The Politics of Staying Put
Condo Conversion and Tenant Right-to-Buy in Washington, DC
by Carolyn Gallaher
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Pub Date 01 Mar 2016 | Archive Date 01 Feb 2016
When cities gentrify, it can be hard for working-class and low-income residents to stay put. Rising rents and property taxes make buildings unaffordable, or landlords may sell buildings to investors interested in redeveloping them into luxury condos.
In her engaging study The Politics of Staying Put, Carolyn Gallaher focuses on a formal, city-sponsored initiative—The Tenant Opportunity to Purchase Act (TOPA)—that helps people keep their homes. This law, unique to the District of Columbia, allows tenants in apartment buildings contracted for sale the right to refuse the sale and purchase the building instead. In the hands of tenants, a process that would usually hurt them—conversion to a condominium or cooperative—can instead help them.
Taking a broad, city-wide assessment of TOPA, Gallaher follows seven buildings through the program's process. She measures the law's level of success and its constraints. Her findings have relevance for debates in urban affairs about condo conversion, urban local autonomy, and displacement.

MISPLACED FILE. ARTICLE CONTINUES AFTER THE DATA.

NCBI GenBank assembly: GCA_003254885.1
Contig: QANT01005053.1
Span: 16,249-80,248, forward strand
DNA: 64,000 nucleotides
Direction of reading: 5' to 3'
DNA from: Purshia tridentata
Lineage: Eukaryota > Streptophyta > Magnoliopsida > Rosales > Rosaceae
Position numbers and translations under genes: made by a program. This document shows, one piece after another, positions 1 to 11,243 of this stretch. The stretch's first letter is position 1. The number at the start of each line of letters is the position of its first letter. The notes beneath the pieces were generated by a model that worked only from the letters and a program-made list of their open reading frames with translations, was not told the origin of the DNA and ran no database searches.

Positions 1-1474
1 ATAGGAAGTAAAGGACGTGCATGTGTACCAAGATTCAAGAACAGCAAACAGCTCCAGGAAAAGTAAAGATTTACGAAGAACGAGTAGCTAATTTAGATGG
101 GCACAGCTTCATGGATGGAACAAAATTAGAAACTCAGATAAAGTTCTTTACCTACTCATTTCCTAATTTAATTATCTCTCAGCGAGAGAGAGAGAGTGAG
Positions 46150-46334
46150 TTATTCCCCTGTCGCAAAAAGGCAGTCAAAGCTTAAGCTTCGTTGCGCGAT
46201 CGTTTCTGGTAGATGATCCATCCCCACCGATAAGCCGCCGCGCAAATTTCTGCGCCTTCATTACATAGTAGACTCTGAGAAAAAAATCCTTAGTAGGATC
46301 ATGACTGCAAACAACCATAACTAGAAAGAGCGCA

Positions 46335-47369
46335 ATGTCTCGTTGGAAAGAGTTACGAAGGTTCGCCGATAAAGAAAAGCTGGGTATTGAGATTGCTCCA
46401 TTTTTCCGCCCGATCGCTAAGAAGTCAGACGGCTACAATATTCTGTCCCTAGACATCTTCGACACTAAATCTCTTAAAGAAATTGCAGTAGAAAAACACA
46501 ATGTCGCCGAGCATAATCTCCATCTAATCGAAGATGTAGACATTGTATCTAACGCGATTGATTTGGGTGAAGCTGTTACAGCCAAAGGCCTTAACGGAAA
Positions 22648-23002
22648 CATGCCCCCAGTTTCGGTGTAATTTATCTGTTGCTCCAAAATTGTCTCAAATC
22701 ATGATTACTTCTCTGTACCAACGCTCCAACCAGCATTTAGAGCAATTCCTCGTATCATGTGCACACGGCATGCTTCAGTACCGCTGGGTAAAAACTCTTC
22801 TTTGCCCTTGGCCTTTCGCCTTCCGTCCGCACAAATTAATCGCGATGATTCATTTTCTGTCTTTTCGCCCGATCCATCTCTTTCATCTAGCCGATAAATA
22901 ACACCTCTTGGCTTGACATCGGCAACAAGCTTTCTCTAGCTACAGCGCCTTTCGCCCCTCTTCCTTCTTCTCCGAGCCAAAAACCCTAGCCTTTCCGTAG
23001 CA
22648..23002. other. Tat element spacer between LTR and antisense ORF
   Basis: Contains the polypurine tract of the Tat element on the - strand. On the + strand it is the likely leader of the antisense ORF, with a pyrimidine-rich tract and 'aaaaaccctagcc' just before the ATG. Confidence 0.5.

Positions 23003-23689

“The Politics of Staying Put is an engaging, well-researched book on a fairly under-researched topic. Gallaher provides an in-depth case study of condominium conversion and a policy designed to dampen the negative outcomes associated with this process. She illustrates conditions and outcomes that do not fall neatly in categories typically used to discuss and critique gentrification and neoliberalism, thereby complicating our understanding of the role of condo conversion in displacement. This book is an important theoretical contribution to the literature.”—Lance Freeman, Professor, Graduate School of Architecture, Planning and Preservation, Columbia University and author of There Goes the ’Hood: Views of Gentrification from the Ground Up (Temple)